I just… seriously folks, I have no words to sum this up.
I arrived back at around 11pm on Sunday (15 May) after the two-day City of Heroes 2 convention at the Birmingham Metropole Hilton hotel. It wasn’t fun. If there is an opposite of amazing, that’s what the entire experience was. The only adjective that springs to mind is ‘craptacular’.
Rocking up in the bustling metropolis that is the Birmingham Resorts World and National Exhibition Centre on Friday afternoon, we made our way to register straight away. The way that Rogue Events run the registration is that certain letter groups printed on your e-ticket are called at certain times. Starting at around 11am, the day BEFORE the convention proper starts. So, humping luggage to the Vox Conference Centre, a building that wasn’t the venue but was on the other side of the complex, my girlfriend and I rushed to register before her block expired. When we got there, we were able to register when we eventually discovered that they were just letting anyone register as and when they got there. Okay, logic for once, since some people were flying in from Europe and beyond and would have supreme difficulty getting there for 11am.
Crap went downhill rapidly after that.
I’d been worried about this event from the moment I bought my ticket. To maximise profit and minimise tax, rather than have a traditional online store Rogue Events make you pay via direct bank transfer. No credit or debit card payments, no Paypal, nothing. To add confusion to consternation, you had to make payment within 7 days of your ‘reservation’ but you would not get anything confirming payment was made. E-tickets would be issued at some point before the event, watch this space.
So, the other half is issued with her e-ticket in due course. Apparently they would all be issued over the following ten days. A week and a half later, I am repeatedly checking Gmail in panic because I’ve had nothing. Nope, not in spam folder, wait could it have gone in already and been automatically deleted? Aw hell… Finally it arrived. Yay, job done. But then, Rogue Events had decided to stretch the event over two halls, with talks from guests being made simultaneously. And thusly offered more tickets. People applying for late tickets for hall 2 weren’t getting them; a friend of my girlfriend, who was travelling from Brazil, got a basic email that doubled as an e-ticket when she was somewhere over the mid-Atlantic.
But this being my first Rogue con, I tried to put this to the back of my mind. Alongside the phenomenal cost when compared to some other convention companies. I bought a few extra autographs and balked at the price, but still. Checked in, went to the party, went to sleep.
Cue Day 1. This was the only opportunity to meet a good part of the main Arrow, Flash, Gotham, Legends of Tomorrow and Supergirl casts, but… Stephen Amell’s talk was pretty good; the guy clearly cares about the shows he appears in and the role of the Green Arrow clearly isn’t just a paycheck. He also dropped a few hints about how he’s planning to market his upcoming feature-length project Code 8 that he and his cousin Robbie (the original Firestorm in The Flash) are starring in. But things began to go to crap immediately after.
A huge screen to the left of the main stage in hall 1 announced when photo shoots and autograph sessions were starting, and what groups were being called. Almost straight away my girlfriend’s group was called, interrupting the second talk. She was back within 5 minutes. Turns out that the trained chimp working the screen had announced the wrong groups and the stewards just turned people away en masse. The only other way to find out WTF was going on was to follow Rogue’s live Twitter feed.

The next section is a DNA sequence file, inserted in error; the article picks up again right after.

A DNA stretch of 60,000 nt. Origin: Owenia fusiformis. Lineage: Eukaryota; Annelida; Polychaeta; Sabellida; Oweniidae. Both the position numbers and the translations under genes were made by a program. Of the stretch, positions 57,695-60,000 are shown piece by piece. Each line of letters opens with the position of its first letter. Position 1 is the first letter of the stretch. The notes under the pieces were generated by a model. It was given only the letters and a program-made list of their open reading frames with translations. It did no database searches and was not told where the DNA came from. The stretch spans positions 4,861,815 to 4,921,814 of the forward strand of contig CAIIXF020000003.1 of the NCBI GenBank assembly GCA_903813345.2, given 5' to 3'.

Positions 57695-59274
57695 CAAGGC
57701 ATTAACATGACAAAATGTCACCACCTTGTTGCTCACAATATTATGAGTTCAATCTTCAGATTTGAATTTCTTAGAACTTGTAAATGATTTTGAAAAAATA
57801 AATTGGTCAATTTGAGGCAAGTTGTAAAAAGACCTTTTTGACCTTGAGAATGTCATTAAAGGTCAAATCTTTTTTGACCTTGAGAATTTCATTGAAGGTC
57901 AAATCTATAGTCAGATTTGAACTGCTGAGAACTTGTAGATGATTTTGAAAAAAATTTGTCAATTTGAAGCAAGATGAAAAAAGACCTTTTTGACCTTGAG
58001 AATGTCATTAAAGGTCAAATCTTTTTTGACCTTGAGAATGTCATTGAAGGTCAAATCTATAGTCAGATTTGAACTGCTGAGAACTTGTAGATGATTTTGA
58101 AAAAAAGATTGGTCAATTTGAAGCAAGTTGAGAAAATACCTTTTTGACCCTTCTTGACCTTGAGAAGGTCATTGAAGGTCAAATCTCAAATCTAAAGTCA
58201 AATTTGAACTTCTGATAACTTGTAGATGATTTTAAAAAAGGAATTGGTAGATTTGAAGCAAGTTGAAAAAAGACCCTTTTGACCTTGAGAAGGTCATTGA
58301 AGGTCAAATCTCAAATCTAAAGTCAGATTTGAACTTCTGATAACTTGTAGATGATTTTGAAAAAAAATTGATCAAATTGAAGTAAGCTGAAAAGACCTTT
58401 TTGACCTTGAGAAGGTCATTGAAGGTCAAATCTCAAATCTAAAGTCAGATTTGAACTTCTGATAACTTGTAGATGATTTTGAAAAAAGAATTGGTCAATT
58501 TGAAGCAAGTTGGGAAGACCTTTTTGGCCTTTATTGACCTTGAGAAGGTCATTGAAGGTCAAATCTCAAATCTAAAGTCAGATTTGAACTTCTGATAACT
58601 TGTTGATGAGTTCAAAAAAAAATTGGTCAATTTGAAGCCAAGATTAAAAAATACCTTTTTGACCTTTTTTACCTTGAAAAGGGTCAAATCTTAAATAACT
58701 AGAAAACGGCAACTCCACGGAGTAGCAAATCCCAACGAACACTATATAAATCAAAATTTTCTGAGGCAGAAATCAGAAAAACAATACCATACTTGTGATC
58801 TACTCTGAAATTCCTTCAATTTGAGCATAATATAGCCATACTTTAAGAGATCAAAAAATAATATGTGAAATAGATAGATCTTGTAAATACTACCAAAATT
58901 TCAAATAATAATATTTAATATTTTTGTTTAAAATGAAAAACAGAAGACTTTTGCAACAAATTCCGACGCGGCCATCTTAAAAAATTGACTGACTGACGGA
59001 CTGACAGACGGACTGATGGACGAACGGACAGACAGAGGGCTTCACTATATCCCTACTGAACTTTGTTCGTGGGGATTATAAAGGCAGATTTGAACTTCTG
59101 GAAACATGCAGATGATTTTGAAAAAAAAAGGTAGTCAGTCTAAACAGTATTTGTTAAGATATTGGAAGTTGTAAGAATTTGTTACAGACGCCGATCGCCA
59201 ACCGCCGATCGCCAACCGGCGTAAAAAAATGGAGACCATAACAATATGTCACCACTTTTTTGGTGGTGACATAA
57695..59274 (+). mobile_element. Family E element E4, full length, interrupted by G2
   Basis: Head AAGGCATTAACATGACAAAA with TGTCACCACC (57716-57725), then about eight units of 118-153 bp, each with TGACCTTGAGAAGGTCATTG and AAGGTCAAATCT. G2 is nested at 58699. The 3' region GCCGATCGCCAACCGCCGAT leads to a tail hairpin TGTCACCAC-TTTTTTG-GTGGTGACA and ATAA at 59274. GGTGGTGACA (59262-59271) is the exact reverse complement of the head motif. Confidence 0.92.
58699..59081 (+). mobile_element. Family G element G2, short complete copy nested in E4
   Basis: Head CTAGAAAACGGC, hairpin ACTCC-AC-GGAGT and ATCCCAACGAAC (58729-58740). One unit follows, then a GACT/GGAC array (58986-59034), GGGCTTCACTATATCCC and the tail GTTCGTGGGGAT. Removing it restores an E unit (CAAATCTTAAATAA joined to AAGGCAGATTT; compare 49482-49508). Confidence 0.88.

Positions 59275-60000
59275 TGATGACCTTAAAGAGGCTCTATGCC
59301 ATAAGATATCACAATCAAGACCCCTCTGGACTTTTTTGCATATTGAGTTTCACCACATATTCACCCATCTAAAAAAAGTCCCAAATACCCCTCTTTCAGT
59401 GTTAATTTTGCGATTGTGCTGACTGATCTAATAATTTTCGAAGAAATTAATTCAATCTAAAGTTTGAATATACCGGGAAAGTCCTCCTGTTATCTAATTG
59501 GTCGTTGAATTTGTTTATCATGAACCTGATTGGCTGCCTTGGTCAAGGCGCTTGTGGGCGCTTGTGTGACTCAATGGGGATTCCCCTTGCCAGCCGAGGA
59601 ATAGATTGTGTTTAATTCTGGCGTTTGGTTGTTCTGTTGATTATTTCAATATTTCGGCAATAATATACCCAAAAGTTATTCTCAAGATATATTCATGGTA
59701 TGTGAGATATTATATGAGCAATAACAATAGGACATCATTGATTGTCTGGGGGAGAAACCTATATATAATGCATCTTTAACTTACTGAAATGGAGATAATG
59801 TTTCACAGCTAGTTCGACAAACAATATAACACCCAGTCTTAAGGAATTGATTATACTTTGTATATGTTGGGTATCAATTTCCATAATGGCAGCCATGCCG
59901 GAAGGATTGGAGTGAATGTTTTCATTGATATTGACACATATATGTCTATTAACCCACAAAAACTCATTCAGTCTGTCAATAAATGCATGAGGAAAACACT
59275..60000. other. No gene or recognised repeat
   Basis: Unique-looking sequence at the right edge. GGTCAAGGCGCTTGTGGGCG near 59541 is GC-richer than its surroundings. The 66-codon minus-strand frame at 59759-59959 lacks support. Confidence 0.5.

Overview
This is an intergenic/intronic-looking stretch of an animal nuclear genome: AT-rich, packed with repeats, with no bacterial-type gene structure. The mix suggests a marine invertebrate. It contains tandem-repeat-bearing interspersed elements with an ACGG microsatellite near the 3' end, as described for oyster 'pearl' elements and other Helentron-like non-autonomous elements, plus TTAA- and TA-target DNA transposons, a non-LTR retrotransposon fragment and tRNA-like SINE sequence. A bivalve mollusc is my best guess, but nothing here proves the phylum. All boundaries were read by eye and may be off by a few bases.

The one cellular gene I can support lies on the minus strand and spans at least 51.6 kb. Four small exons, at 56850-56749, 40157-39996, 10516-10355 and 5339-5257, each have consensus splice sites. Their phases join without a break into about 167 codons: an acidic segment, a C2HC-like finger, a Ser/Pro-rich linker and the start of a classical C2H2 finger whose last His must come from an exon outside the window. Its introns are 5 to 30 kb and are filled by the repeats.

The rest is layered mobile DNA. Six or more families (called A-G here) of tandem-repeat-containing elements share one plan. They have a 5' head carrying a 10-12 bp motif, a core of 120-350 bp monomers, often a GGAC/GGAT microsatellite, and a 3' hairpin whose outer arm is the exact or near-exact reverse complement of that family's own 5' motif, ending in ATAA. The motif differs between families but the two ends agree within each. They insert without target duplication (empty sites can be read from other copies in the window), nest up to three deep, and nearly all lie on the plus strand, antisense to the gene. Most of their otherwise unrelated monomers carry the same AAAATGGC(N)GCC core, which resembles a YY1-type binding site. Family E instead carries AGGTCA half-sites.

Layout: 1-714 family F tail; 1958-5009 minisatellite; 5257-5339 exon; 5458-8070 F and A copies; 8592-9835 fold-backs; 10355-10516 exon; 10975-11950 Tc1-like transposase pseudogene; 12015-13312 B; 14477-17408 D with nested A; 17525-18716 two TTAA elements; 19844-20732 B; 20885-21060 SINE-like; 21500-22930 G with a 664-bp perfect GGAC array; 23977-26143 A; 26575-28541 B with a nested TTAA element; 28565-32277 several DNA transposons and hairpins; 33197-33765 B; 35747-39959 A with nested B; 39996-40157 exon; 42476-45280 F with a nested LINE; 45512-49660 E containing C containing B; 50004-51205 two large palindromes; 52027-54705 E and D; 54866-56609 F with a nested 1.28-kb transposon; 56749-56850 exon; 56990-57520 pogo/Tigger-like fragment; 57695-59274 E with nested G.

I hate Twitter. It is an appalling place for morons, racists, sexists, homophobes and all-round arseholes to shout their pointless opinions to the world and be made to feel important when like-minded idiots agree with them. But in order to try and understand what in the name of Odin’s raven was going on, I actually had to re-activate my dormant Twitter account. And, as it turned out, their Twitter feed was just as inaccurate as the big screen. This backs up the horror stories I’d heard about Rogue’s recent other conventions, Storybrooke and Asylum 16. Announcements weren’t so much trumpeted from the rooftops for all to hear, as whispered quietly by a fieldmouse with laryngitis.
Still, time progressed. After the lunchbreak, we discovered that the morning’s autograph sessions had overrun by so much due to the insane volume of people being crammed into a relatively small space, that Colton Haynes and Willa Holland’s talk was being cut short. As it turns out, more than cut in half to roughly 20 minutes. The next talk, scheduled to be Katie Cassidy, was in fact cancelled although nobody officially said anything officially until this appeared on Twitter at 2.07pm:
(nb: this wasn’t posted at 6 in the morning; Twitter always runs on LA time…)
The reason for this was this:
Yep, a guest pulls out for blatantly understandable reasons and the con-goer only finds out when someone screen-prints a Tweet and puts it on an unofficial Facebook group. But you’re not gonna let the previous speakers keep going instead because reasons, despite their surprise at just how short their timeslot was. Awesome way to treat your customers…
By the end of day 1 I had been called for the grand total of two autographs. I got John Barrowman to sign my Journal of Impossible Things (even if he did think it was psychic paper) and Stephen Amell to christen my DC autograph book. Very nice guy, incidentally. Feeling drained from all the hanging around, we didn’t even make it to the party on Saturday night. Instead, I had to witness the dubious joys of the Eurovision Song Contest, but that’s a different story.
So, to day 2. First off, great panel by the three Gotham guests of David Mazouz, Sean Pertwee and Cory Michael Smith. Cory in particular was on fire for this one. So far, so good. Then we start getting called for autographs again and everything goes south.